Sunday, December 12, 2010

A Break in our Regularly Scheduled Travel Blog: Alligator Gorge

At his photo club meeting this week, Mr Tabubil heard about a place called Alligator Gorge up in the Flinders Ranges.  Terrifically photogenic, still running with water this late in the year, and only an hour away by car.   Today we decided to go and see it for ourselves.  We took lots and lots of photos, and not one of them comes even close to showing the magnitude and raw beauty of this place. 

To get to Alligator Gorge, we crossed the head of the gulf and after Port Augusta, turned inland and crossed into the ranges through Horrocks Pass.  The ranges looked as if they were made of old golden velvet - slubbed and worn and rubbed against the grain.
We stopped on the road to watch them.

Just past the small town of Wilmington on the other side of the Flinders, with only a small detour up an old farm road to find a lookout over the gulf, we turned back into the hills and twelve crazy adrenalin junk-esque roller coaster kilometers later, bumped to a stop in a small and rather random parking lot on the top of a hill.

The gorge was directly below us - the ranges are rolling up-and-down farming hills, and through them, Alligator gorge slices like a gash.
We climbed into the gorge down a flight of steps sliced straight into the rock. We stopped often to listen. Bird Calls. Wind through tall trees. The sound of grass spilling down over the rock walls. And silence. Silence that grew deeper and heavier as we climbed down.

At the bottom, a shaft of sunlight slid down the wall and lit on a pool of water in front of us, and sound returned - a narrow creek trickled and burbled along a stream bed,  not much of it - recent flood marks on the walls stood  a good three feet above our heads, but today there was only a thin trickle that vanished into the stream bed at our feet, appearing further along the gorge to make puddles for tadpoles. The water was full of tadpoles - thick with them.  Every frog in South Australia had come here, to this last piece of running water of the summer.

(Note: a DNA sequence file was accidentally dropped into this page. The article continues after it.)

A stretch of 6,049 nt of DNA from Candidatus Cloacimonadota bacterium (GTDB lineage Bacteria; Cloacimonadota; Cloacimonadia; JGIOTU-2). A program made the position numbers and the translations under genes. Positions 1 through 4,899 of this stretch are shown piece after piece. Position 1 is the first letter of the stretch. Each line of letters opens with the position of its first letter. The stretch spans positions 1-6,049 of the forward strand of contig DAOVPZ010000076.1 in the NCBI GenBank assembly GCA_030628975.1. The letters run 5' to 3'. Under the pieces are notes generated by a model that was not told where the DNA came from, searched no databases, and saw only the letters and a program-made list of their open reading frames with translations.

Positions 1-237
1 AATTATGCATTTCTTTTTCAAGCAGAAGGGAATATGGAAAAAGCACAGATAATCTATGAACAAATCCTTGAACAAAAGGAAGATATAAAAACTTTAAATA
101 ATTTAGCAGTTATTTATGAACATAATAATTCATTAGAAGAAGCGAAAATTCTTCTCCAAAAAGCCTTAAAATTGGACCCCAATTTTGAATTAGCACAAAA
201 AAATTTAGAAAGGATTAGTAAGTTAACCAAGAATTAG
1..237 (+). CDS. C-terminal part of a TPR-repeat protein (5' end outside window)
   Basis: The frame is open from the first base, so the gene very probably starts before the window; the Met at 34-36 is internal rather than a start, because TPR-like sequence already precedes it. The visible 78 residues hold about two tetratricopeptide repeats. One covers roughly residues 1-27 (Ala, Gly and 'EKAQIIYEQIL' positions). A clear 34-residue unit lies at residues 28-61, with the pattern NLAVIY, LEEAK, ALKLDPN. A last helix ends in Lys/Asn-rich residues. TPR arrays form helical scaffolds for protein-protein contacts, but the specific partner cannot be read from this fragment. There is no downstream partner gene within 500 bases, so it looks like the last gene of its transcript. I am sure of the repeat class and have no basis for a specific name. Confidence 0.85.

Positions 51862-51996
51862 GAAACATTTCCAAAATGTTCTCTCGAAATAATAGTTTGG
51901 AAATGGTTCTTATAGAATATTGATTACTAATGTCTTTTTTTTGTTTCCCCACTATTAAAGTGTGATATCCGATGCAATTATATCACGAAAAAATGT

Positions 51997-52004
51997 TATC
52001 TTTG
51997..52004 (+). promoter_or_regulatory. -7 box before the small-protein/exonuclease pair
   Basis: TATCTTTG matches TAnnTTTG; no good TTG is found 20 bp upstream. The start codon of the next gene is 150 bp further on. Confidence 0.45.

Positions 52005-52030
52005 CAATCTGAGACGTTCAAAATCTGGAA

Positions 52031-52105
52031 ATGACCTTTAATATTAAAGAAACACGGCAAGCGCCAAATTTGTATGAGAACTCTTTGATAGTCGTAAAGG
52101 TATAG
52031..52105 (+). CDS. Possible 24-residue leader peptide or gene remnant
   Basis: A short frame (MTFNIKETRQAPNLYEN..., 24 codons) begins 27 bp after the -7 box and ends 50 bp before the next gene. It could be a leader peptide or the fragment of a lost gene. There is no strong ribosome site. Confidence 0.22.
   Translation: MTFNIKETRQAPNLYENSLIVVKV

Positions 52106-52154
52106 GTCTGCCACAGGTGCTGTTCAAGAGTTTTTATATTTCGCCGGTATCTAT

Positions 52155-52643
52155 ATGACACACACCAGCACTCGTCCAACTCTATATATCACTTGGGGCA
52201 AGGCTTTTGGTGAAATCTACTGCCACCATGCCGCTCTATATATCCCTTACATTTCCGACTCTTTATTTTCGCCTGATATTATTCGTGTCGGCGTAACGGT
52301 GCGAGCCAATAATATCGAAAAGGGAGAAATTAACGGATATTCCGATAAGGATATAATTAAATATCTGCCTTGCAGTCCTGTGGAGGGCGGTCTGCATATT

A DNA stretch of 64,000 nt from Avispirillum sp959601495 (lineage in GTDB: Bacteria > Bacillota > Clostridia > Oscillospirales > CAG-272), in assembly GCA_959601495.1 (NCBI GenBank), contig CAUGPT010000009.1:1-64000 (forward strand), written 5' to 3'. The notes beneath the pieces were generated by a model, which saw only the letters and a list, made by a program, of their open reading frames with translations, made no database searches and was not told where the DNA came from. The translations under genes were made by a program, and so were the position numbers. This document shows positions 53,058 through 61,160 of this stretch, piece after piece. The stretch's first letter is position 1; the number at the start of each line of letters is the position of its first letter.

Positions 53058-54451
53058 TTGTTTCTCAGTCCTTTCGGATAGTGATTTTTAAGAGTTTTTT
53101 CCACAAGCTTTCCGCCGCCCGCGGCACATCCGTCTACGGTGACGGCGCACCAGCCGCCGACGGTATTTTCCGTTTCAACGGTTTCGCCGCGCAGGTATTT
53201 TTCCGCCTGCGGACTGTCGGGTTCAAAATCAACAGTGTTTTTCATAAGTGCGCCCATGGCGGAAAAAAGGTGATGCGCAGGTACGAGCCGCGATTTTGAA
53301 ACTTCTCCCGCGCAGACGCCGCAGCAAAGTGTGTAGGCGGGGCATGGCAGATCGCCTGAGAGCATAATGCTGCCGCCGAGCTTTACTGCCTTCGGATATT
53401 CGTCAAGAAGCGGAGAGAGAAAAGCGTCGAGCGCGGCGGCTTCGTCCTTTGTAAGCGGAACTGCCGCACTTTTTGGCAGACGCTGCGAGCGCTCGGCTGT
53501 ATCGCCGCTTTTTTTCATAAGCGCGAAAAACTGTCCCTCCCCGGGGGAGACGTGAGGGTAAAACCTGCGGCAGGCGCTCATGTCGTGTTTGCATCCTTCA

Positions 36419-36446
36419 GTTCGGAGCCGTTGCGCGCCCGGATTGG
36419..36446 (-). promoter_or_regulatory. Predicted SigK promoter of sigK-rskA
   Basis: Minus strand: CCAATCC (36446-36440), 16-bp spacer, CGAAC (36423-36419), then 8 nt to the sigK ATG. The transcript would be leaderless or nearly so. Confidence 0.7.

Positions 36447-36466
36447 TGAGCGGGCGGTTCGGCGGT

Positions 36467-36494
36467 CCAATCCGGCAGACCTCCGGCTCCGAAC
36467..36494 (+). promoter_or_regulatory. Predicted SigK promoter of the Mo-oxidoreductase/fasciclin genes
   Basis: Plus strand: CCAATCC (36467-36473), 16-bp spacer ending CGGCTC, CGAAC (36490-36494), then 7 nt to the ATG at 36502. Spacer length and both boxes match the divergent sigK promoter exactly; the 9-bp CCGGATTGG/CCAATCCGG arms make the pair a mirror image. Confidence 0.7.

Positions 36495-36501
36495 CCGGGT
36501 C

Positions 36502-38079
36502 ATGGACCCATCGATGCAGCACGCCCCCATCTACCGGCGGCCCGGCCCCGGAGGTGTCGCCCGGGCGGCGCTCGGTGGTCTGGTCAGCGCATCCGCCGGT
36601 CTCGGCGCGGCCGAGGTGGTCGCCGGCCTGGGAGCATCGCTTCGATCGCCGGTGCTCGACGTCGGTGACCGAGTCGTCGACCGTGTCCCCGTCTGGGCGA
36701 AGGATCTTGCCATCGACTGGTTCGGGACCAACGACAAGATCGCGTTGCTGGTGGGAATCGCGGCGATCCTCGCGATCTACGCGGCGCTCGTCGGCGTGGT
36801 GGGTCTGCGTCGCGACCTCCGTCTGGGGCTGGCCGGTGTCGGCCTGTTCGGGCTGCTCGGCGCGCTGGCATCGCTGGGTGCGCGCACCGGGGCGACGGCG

I felt about six years old. I wished I had a dipping net.

Red walls rose straight and high around us. To our right, the gorge narrowed. A sign pointed toward 'The Terraces' - we followed a path that ran along the bottom of the gorge.  We turned a corner - the floor underneath us rose and the walls narrowed and sloped down to meet it and made a shallow, narrow canyon floored with wide slabs of flat stone. The water trickled down the terraced slabs, gurgling and chuckling and making its own path across the rock.
The air was warm. Bellbirds called. I lay down on the stone and closed my eyes.
Mr Tabubil roamed up and down the canyon with his camera.  I slept.

Back at the rock stairway, a sign pointed left to the 'Narrow Gorge.'  We walked that way, picking our way carefully along a loose, rocky stream bed. We turned a corner and felt ourselves become weightless -
"It's a CATHEDRAL."  I breathed.  Vast rock walls stretched out of sight, the sky was a pale smudged blur far above us.  Instead of columns, trees stretched up and reached their arms out like the stone ribs of an old Gothic cathedral -
We smiled, helplessly, at each other, and set off down the aisle between the trees. 
The whole length of the gorge can be walked. It is a seven hour hike through to the other end.  We didn't try to go that far.  We pottered aimlessly, stopping every five meters or so, it seemed, to point, and look, and stare up the arms of the trees to the rim of the canyon and grin euphorically at each other.

Every twist in the canyon was a lure- something new would be on the other side and we stumbled and picked our way between the rocks and tadpole pools - faster and faster - to the next one, and the next -
"Have you ever been so HAPPY" I blurted "That it HURTS?"
Mr Tabubil turned to me and smiled.
But we had to go back, slowly and stumbling on the loose stones of the creek bed -  back to the trail crossing, and back up the steps in the wall.
Every step upward was like a change in air pressure - the sound grew thicker and heavier until we were just below the lip of the canyon- lorikeets screeched, galahs rasped, small birds called and twittered, and and we could hear the whole forest, rushing and thrashing in a wind.   It was daylight at the top. Completely prosaic.  I want to go back down into the canyon in winter, when the creek is running full- and see what we can see.
Here are our utterly inadequate photographs:

The Cathedral:

High Rock Walls - how small we are:

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